‘Dad, my girlfriend is pregnant’ prank goes viral, sparks debate
There is a growing trend to use shock tactics through pranks to reach a wide audience
An out-of-wedlock pregnancy has always been a contentious scenario in most conservative societies. But that did not stop engineering student Prateek Verma, 20, from Delhi pushing social taboo boundaries by secretly filming the dreaded moment he confronts his father with a prank about his made-up pregnant girlfriend. What was meant to be a practical joke has now become a viral sensation.
The Youtube video “Pranking my angry dad gone wrong” has had over a million hits and has received global media attention for the violence perpetrated by the father in reaction to his son pretending to have got his girlfriend pregnant.
What began as a peaceful conversation between a father and son soon became a vicious attack on Prateek.
“Dad, I need to talk to you about something” began the calm before the storm. Prateek’s prank confession that his girlfriend is pregnant provokes Sunder Verma, the 50-year old father, to react angrily and begin an unrelenting assault of punches, kicks and slaps against the son.
The extreme violence persisted until a bottle was raised forcing Prateek to end the prank with a truthful confession.
After the three minute video went viral, international media coverage is continuing to attract intrigued viewers. Likewise, Twitter has been ablaze with re-postings and “must watch” exclamations.
Speaking to Al Arabiya News, Twinkle Sharma, a 22-year-old from Delhi who recently posted the video on her Facebook page, explains how the video may be viewed like a “spectator sport.”
“Why do people think it’s acceptable to respond with a ‘lol’ rather than have a candid discussion about out-of-wedlock pregnancies. If we’re only going to react with warnings of ‘don’t mess with an Indian dad’ then we are not challenging anything.”
But it’s on the comments section of some of the news reports and social media postings that conversation and debate has begun around the socio-cultural taboos like domestic violence, patriarchy, shame and honor.
Bollywood may have glamorized out-of-wedlock pregnancies and live-in relationships with films like Wake up Sid and Salaam Namaste which ran parallel to a recent legal endorsement of such relationships, but India today predominantly remains culturally and socially non-accepting of such practices. This was further reinforced recently when Surinder S. Rathi, an Indian city judge, declared such relationships to be “immoral” and an “infamous product of Western culture.”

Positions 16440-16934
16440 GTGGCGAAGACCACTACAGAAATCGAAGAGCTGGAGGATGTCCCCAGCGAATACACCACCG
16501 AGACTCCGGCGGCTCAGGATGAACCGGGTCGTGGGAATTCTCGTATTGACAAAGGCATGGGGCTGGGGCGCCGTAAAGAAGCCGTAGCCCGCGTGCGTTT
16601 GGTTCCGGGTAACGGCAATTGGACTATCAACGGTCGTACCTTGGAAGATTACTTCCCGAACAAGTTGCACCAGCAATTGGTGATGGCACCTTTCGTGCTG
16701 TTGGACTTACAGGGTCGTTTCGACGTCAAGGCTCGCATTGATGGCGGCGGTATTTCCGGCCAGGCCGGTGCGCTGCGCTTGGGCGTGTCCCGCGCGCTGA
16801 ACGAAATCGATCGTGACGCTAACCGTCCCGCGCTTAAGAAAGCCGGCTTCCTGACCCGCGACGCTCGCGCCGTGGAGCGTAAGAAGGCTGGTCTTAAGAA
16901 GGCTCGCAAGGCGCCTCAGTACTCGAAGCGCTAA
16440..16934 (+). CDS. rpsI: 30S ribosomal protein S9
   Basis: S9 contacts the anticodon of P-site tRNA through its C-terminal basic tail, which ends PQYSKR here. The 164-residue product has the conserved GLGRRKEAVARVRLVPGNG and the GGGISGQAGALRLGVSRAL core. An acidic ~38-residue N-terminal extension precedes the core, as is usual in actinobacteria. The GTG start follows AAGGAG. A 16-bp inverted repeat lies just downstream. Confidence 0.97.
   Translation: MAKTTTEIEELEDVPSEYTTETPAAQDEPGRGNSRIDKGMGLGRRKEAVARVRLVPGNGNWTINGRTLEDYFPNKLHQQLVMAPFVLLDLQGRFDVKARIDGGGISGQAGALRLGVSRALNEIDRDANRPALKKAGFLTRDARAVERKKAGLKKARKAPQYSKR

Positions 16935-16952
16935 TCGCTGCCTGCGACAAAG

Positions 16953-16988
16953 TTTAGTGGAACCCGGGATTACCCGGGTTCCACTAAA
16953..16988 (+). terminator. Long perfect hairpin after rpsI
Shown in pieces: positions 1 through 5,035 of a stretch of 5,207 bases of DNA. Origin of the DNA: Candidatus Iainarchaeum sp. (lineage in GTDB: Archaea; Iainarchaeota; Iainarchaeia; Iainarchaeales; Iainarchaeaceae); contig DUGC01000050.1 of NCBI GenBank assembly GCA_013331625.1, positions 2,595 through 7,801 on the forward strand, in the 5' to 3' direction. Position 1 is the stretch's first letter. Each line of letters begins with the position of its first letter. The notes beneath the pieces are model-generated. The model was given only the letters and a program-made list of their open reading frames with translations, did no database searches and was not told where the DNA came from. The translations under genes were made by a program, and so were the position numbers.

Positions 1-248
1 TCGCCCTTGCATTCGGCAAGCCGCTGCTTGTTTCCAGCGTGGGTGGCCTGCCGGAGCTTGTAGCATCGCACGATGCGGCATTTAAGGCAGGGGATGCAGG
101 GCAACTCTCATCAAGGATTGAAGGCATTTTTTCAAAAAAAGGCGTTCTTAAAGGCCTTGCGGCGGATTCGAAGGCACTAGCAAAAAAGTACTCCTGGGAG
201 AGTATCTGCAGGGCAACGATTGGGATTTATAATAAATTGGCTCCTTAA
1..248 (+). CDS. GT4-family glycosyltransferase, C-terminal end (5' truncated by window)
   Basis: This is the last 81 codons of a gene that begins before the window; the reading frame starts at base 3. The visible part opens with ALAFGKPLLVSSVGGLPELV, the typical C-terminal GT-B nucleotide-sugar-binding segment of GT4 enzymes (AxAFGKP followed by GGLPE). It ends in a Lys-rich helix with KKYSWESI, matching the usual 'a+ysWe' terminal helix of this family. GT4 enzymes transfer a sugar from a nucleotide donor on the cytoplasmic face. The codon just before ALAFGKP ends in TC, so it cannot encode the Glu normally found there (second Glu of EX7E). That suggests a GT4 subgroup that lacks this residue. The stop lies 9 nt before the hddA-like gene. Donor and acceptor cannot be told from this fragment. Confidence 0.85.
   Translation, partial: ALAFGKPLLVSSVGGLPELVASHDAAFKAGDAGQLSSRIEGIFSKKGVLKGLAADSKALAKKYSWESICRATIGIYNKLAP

For Yayha Patel, an 18-year-old from Mumbai, these prank videos represent the youth’s dilemmas as well as the intergenerational divide as he explains: “India is raising a fearful generation of youngsters who cannot talk openly about issues of relationships and sex to parents. All the while, our popular culture is making it acceptable for our society to become hyper-sexual. We’re living in a schizophrenic society and it’s unhealthy. How do you explore any personal issues with parents who remain authoritative and provoke fear?”
With the growth of the Internet and smartphone ownership in India, video pranking has become popular amongst its youth population. There’s a daily release of outrageous gags and elaborate plans to cause mayhem amongst friends and family.
Whilst most watch for the comic relief factor, there’s been an increasing trend of producing prank videos for the purpose of making social statements and challenging cultural norms and expectations.
Using shock tactics
Uth Time, is one of India’s leading youth media platforms on Facebook and Twitter and receives over a million views on its website. Self-described as “the voice of the new generation that is waiting to be heard,” it publishes prank videos, which have recently included challenging perceptions about poverty and rape amongst Indian youth. With video titles that include “what guys should do to drunk girls” and “how people reacted to killing the poor will shock you greatly,” many of their pranks have received over a hundred thousand views.
Whether “pranking my angry dad gone wrong” was about challenging taboos remains unclear but it forms part of a growing trend to use shock tactics through pranks to reach a wide audience, especially India’ approximate 500 million youth. But its content has reached a wide global audience, creating headlines internationally and driving comment sections on online news reports and social media with debate about issues that transcend cultural and national boundaries.
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